I'm sure that losing my mother--and her best friend--was something that hastened her end. I have heard about it happening with married couples where one goes and the other isn't far behind. Well, as much as my aunt tried to deal with my mother's absence it must have been so heartbreaking that she was unable to exist anymore. I'm almost sure of it.
I have learned to deal with her absence differently than I learned to deal with my mother's. Though one came on the heels of the other I did have my sobriety to keep me in check for my aunt's death. On top of that I now have thousands of pictures, letters, films, and tape recordings of all phases and facets of my family in my sole possession. I have a house full of mementos. And I have my memories, some of which have surprised me recently by resurfacing after decades. I could practically recreate the last three generations of The Johnson's in a multi-media exhibit. Though unless I gain a bit more notoriety I fear the funding might encounter some roadblocks.
Loss, to me, is a part of life. But we can only lose something if we develop the capacity to attach meaning to it. We can only attach meaning to it if we learn, through the minutes, hours, days and years that make up our lives, what we need to keep and what can be released. If we stop making attachments then all we will be left with are the memories of things that we don't have anymore.
I realized recently that I can't keep myself from embracing something or someone simply because someday it will cease to either be mine or simply cease to be. This existence is too precious and our attention spans are too short to simply ignore or refuse to engage.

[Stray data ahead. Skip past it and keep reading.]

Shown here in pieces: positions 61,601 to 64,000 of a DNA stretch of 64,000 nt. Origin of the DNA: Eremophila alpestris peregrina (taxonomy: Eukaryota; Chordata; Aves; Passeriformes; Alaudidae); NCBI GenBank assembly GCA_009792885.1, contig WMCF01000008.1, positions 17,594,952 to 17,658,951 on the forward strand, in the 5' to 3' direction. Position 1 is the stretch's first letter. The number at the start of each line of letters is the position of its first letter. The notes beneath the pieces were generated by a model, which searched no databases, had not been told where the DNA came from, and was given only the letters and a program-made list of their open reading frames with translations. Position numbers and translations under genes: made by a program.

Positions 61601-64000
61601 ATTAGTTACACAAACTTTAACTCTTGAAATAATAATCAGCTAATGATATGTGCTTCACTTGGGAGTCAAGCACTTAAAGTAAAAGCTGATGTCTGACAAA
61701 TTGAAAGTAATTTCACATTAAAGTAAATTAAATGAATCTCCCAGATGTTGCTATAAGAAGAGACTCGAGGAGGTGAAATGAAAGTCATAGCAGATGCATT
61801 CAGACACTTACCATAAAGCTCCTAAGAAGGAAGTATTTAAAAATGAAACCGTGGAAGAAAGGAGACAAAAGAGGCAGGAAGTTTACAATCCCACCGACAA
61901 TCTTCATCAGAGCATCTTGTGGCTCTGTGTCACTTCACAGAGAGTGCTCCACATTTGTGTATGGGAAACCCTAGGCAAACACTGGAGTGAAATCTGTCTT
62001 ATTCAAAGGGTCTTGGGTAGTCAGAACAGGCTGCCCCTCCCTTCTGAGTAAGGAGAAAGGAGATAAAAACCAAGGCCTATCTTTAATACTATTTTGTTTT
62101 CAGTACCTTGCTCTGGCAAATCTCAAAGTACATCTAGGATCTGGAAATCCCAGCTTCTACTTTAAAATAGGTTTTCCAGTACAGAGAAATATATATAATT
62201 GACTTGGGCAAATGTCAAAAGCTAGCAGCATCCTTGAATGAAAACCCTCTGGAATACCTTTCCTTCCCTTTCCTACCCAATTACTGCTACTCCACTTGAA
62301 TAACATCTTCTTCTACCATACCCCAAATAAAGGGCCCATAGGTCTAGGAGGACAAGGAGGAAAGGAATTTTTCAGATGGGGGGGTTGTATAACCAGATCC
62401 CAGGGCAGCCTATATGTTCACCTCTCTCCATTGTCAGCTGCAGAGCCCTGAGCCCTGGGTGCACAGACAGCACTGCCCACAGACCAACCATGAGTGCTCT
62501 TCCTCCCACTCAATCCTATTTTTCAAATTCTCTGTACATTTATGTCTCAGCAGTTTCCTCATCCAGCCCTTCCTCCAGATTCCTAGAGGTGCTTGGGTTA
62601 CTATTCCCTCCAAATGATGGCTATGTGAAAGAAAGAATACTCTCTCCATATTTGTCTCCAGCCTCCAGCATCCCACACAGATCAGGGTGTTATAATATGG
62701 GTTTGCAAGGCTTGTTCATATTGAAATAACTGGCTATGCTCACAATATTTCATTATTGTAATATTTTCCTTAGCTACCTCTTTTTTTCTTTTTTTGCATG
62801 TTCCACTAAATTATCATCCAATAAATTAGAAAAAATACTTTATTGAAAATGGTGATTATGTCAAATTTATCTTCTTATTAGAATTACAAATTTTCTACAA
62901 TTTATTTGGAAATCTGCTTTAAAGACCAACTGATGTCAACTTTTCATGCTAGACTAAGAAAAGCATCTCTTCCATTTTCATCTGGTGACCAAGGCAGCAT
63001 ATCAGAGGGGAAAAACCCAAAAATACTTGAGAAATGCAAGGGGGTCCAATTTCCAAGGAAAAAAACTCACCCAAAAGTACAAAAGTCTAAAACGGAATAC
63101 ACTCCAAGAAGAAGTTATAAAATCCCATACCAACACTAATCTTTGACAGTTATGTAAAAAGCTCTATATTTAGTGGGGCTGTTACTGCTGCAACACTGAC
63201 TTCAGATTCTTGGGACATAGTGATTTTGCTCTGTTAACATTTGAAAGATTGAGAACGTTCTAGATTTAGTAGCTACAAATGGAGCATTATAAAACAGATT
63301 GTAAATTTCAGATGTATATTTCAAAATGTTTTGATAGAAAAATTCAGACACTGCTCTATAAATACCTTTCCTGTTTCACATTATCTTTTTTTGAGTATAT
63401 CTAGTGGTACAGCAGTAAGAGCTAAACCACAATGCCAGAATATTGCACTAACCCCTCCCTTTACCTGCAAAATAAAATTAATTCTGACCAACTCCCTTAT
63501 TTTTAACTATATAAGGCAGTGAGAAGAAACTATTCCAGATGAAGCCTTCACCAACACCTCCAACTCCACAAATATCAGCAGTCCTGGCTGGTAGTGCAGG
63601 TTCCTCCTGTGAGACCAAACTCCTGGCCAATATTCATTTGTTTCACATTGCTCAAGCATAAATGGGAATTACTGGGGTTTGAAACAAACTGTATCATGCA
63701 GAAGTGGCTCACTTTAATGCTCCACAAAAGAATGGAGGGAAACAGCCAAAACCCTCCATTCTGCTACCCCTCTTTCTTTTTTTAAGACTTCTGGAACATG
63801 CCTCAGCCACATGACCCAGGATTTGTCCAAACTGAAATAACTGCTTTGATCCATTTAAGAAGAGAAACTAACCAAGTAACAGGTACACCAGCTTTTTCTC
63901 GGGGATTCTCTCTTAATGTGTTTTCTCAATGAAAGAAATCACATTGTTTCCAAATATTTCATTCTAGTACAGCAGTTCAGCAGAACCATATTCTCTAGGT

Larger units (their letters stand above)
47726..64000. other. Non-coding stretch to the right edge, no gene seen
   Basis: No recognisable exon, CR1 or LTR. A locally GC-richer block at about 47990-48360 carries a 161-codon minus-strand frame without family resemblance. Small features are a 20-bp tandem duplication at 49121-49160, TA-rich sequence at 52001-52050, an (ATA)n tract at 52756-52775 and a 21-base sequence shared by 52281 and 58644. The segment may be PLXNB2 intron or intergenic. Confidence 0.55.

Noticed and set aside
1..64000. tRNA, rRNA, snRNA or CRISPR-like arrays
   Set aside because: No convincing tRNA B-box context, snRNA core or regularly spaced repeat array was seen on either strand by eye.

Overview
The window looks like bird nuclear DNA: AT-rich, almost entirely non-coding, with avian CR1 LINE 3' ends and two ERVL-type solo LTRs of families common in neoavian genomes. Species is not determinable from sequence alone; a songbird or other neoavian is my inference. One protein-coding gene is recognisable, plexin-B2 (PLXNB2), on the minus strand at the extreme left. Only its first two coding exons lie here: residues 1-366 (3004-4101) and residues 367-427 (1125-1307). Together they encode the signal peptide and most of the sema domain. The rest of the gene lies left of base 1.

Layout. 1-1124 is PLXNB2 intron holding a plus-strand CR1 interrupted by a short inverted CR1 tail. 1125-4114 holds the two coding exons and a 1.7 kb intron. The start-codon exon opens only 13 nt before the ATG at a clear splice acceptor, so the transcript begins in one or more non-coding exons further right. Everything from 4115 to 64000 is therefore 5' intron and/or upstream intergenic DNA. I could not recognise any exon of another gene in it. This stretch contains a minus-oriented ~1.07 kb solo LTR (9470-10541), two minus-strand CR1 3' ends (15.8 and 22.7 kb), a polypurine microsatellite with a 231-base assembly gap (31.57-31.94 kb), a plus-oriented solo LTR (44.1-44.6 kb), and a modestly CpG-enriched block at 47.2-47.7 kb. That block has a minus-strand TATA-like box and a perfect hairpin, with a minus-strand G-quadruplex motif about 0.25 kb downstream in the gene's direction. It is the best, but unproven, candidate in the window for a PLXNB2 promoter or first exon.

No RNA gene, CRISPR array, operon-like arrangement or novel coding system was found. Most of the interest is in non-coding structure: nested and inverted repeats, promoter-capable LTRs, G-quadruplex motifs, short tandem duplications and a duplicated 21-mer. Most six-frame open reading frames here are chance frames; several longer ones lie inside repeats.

My aunt fought the toughest fight in her life during the spring and summer of 2008. On this day two years ago she was released from all the attachments she had made. She left me and she left her cats. She left her friends and she left her foes. She did so much in her time that she told me she felt as if she had lived a hundred lives and claimed she had no regrets. She maintained, however, that her greatest accomplishment had been caring selflessly for her one true friend, and the person she loved the most--her sister--until the very end. And then it had finally come time to let time do what it does to us all ... to take us away.
In her own way she beat the averages. And, though we often do, it would seem that nobody could ask for much more than that.
I will continue this life for you, Aunt Lynda, the only way I can, now and forever--clean, sober, with a full and open heart, fearless by default, until there is no more that I can do.
I love you. I miss you. I will see you again someday.
Lynda Jean Johnson 12/15/47-09/07/08
PS: I donated today (as I do every year on this day) to my aunt's favorite charity, http://habitatforcats.org/. They do fantastic work for the Southcoast area. I felt it was worth mentioning. Thanks.